A 98-year-old Hungarian who topped the dwindling list of surviving Nazi war crimes suspects has died in hospital while awaiting trial for allegedly sending 12,000 Jews to the death camps.
Laszlo Csatari "died on Saturday morning. He had been treated for medical issues for some time but contracted pneumonia, from which he died," his lawyer Gabor Horvath told AFP on Monday.
Csatari was alleged to have been a senior police officer actively involved in the deportations from the Jewish ghetto in Kassa, now known as Kosice in present-day Slovakia, during World War II.
After being sentenced to death in absentia by a Czechoslovakian court in 1948 he made it to Canada where he lived and worked as an art dealer before being stripped of his citizenship in the 1990s.
He returned to Hungary, where he lived undisturbed for some 15 years until prosecutors began investigating his case in late 2011 on the basis of information from the Simon Wiesenthal Center, which put him at the top of its list of surviving alleged Nazi war criminals.
He was placed under house arrest in July 2012 and in June prosecutors charged him. They said that as commander of a collection and deportation camp in the Kassa ghetto he was "actively involved in and assisted the deportations" in 1944.
Csatari, also known as Csatary, "regularly beat the interned Jews with his bare hands and whipped them with a dog-whip," prosecutors said.
The silver-haired Csatari denied committing war crimes in several hearings held behind closed doors, according to his lawyer.
The case was suspended on July 8 on grounds of double jeopardy, since Csatari has already been convicted of the charges presented, but last week a higher court ordered that proceedings resume.
Slovakia meanwhile had commuted the 1948 death sentence to life imprisonment and authorities there issued a subpoena for him to attend a hearing last month, but he failed to show up.
A court in Kosice had been due to rule on September 26 where he should serve his sentence.
The Wiesenthal Center, the Los Angeles-based organisation named after the famous Nazi-hunting Holocaust survivor who died in 2005, estimates that only around 60 potential defendants are still alive.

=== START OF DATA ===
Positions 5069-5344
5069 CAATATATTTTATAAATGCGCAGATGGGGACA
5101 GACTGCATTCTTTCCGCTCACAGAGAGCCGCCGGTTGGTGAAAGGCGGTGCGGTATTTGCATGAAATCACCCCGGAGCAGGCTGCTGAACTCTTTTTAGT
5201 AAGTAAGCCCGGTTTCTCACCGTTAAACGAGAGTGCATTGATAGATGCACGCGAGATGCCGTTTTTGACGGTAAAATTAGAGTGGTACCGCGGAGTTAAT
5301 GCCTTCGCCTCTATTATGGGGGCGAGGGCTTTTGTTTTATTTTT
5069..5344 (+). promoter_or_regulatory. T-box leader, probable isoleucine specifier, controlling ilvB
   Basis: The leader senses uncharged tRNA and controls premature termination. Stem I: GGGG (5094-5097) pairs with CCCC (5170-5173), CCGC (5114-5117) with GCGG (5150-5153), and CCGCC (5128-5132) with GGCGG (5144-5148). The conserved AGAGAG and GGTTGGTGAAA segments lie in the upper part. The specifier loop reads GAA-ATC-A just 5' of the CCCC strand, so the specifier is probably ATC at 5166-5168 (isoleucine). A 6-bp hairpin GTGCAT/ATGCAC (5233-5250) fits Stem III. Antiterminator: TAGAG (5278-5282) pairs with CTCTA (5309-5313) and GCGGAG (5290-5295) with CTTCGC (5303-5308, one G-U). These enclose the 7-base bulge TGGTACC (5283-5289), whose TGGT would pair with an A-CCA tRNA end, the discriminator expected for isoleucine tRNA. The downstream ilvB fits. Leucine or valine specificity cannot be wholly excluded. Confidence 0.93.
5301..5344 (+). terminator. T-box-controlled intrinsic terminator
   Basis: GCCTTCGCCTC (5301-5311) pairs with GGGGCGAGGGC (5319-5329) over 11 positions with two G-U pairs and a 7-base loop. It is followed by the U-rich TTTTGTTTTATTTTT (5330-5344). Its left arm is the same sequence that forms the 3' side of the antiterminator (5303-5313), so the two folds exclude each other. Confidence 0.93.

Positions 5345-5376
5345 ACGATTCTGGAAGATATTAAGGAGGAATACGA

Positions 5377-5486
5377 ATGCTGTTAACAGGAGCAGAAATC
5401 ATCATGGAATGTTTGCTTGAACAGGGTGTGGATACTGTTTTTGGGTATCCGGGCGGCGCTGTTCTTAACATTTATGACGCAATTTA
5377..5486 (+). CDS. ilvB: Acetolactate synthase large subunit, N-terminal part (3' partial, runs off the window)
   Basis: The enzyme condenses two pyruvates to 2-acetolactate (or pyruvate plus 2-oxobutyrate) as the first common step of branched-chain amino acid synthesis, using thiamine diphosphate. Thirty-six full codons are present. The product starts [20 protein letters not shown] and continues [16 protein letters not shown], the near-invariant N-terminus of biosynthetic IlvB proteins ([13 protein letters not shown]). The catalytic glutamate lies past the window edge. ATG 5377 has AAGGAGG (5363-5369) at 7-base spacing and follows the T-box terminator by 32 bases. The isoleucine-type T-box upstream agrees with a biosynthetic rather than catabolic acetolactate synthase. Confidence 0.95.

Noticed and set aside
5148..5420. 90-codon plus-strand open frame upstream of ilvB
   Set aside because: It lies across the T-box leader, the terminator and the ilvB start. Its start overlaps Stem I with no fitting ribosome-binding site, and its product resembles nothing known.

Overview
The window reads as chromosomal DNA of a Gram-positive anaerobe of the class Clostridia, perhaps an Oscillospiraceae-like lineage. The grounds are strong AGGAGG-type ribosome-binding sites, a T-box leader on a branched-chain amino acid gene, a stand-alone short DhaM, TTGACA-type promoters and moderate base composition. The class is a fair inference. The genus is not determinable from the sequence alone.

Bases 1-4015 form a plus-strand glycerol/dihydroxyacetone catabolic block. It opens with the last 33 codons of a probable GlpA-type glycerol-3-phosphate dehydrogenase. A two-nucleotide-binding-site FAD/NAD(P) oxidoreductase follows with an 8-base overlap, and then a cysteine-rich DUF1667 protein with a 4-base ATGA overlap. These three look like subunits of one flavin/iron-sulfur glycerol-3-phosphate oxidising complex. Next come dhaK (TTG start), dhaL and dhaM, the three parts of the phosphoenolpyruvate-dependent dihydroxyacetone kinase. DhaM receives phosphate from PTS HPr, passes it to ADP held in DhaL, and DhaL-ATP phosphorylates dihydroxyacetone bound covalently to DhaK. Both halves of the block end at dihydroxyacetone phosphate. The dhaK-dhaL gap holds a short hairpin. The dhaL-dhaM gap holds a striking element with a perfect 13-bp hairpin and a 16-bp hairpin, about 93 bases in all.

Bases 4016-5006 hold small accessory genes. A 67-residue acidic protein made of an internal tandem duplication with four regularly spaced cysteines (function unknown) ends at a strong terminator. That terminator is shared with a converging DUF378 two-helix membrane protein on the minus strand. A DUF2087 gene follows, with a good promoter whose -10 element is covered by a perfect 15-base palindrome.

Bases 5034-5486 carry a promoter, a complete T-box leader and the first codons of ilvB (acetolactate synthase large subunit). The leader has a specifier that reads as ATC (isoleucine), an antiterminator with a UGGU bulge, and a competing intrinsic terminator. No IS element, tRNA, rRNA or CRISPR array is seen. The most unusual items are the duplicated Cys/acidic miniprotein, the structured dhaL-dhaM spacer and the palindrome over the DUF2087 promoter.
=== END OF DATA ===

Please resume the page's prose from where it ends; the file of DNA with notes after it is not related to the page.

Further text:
Last month as part of its "Operation Last Chance" it hung around 2,000 posters in German towns and cities appealing to the public for information on the last perpetrators of the Holocaust still at large.
On Monday the Center's chief Nazi-hunter, Efraim Zuroff, called Csatari a "totally unrepentant Holocaust perpetrator," and said it was a "shame" that he "ultimately eluded justice and punishment at the very last minute."
Csatari's long "undisturbed" stay in the Hungarian capital "raises serious questions as to the commitment of the Hungarian authorities to hold their own Holocaust criminals accountable," Zuroff added in a statement.
"We never believed that Csatary would live long enough to face justice on Earth," Lucia Kollarova, spokeswoman for the Federation of Slovak Jewish Communities, told AFP on Monday.
In recent years, authorities in Europe have made renewed efforts to bring to justice the small number of people still alive thought to have been involved in the Holocaust.
Most notable was Ukrainian-born former Sobibor guard John Demjanjuk, sentenced in Germany in 2011 to five years in prison for complicity in some 28,000 murders. He died in 2012 aged 91 while freed and awaiting an appeal.
That verdict, stating that simply having worked at an extermination camp was enough to establish complicity in murder, set a legal precedent and Germany is now investigating around 50 suspected guards.
German police in May arrested alleged former Auschwitz guard Hans Lipschis, 93, on charges of complicity in mass murder. Lipschis insists he only worked as a cook at the camp.
In 2011 a court in Budapest acquitted Hungarian Sandor Kepiro, 97, of war crimes in 1942, sparking outrage from the Wiesenthal Center. Six weeks later he died.